By Sophia P. Nasher
“The tip of the iceberg is approaching and if we don’t take action now, we will be losing valuable government employees.”
These very words, stated by Michael Hager, former director of the Office of Personnel Management, summed up a resonating theme at a leadership roundtable our organization—Center for Human Capital Innovation–hosted.Simply stated, during bad economic times and drastic cuts on the horizon, federal organizations need to be more efficient with spending and retaining the best employees.The roundtable had top leaders from government come in and share their experiences with one underlying theme constant in every speech:one of accountability during lean times.
An increasing number of government organizations are justifying costs to prepare for budget cuts and sequestration threats. If warnings from senior leaders in government aren’t sufficient to make a compelling case, just look at the numbers. According to the Budget Control Act of 2011, in an attempt to cut federal spending across the board, there is a projected$2.1 trillion cut across the board. So now that you have hard numbers and warnings from senior leaders across government, you may ask the daunting question,“How do I prepare for the projected trend?”If your organization currently does not have a methodology for reporting or determining costs, then you may want to consider an approach that is being used worldwide in about 44 countries known as the Return on Investment (ROI) calculation. One primary example is Alice Muellerweiss, the dean of Veteran Affairs Learning University, who has implemented measures and strategies to keep the best skilled people in her organization and to maximize investments. She implemented the ROI model to help her organization; within nine months, she was able to transform her organization through hiring and professional development. In return, she had a more productive workforce with low attrition rates. After all, every organization is vying for the limited federal money, and justification of costs will help set your organization apart from others and make you a greater candidate for federal funds. In addition, your organization will be better prepared for the inevitable budget cuts. We can prevent another titanic by preparing our employees on Uncle Sam’s boat.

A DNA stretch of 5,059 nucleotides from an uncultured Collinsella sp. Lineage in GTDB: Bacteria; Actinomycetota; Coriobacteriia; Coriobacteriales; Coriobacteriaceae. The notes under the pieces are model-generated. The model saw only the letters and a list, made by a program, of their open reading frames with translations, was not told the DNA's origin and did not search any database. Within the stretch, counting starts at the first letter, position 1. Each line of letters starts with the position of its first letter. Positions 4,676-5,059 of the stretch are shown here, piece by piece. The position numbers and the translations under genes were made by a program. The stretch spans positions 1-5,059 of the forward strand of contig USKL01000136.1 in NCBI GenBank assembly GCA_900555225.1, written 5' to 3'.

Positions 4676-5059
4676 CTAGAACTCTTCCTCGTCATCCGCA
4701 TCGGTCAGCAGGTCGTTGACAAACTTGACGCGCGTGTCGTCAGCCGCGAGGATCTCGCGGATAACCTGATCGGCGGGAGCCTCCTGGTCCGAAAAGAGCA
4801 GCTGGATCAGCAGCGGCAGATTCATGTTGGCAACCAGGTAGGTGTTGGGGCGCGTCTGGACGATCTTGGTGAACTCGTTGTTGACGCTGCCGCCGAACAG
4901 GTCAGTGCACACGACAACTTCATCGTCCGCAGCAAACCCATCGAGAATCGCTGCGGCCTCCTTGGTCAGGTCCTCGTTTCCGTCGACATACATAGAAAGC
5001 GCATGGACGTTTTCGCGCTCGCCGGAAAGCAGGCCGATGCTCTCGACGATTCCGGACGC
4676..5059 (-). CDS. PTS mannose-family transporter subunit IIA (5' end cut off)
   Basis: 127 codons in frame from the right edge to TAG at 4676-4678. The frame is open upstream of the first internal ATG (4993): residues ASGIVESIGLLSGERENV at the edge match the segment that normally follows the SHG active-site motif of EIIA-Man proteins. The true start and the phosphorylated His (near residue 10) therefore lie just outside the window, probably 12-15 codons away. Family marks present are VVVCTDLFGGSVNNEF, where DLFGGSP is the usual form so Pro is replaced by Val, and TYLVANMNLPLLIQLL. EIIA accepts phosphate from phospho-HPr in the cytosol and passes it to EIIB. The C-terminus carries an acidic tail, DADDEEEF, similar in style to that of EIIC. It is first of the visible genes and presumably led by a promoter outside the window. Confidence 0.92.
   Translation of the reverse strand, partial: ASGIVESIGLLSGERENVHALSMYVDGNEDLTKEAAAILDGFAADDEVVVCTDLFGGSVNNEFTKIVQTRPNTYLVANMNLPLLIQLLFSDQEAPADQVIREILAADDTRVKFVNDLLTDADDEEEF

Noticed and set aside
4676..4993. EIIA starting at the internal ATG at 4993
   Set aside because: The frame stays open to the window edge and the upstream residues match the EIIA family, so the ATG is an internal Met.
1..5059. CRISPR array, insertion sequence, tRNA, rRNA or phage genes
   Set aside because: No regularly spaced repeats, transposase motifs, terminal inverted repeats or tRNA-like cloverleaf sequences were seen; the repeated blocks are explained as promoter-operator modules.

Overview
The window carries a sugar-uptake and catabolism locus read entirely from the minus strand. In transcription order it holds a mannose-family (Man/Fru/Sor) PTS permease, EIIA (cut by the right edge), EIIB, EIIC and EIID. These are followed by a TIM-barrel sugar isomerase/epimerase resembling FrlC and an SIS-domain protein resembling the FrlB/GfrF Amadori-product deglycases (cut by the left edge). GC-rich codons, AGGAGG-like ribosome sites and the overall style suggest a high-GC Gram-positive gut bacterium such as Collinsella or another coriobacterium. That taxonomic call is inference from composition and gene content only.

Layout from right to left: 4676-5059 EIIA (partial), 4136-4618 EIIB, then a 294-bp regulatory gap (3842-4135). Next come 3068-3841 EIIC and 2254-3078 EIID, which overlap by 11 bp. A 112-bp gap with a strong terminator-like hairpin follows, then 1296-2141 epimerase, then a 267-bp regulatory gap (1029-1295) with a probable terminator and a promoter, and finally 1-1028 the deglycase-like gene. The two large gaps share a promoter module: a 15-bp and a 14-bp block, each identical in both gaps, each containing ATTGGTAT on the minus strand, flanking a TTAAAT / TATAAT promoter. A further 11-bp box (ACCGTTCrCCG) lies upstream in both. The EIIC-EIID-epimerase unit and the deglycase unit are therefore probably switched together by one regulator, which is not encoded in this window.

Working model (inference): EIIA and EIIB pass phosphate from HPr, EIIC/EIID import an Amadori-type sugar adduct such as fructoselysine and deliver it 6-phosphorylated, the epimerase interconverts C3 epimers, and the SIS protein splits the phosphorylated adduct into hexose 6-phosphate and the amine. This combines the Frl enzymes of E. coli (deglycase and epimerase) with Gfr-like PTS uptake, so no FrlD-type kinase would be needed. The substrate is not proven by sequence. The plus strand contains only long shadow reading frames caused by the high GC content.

Has your organization prepared for the budget cuts and sequestration threats? What calculation or methodology will help foster a more efficient and productive workforce?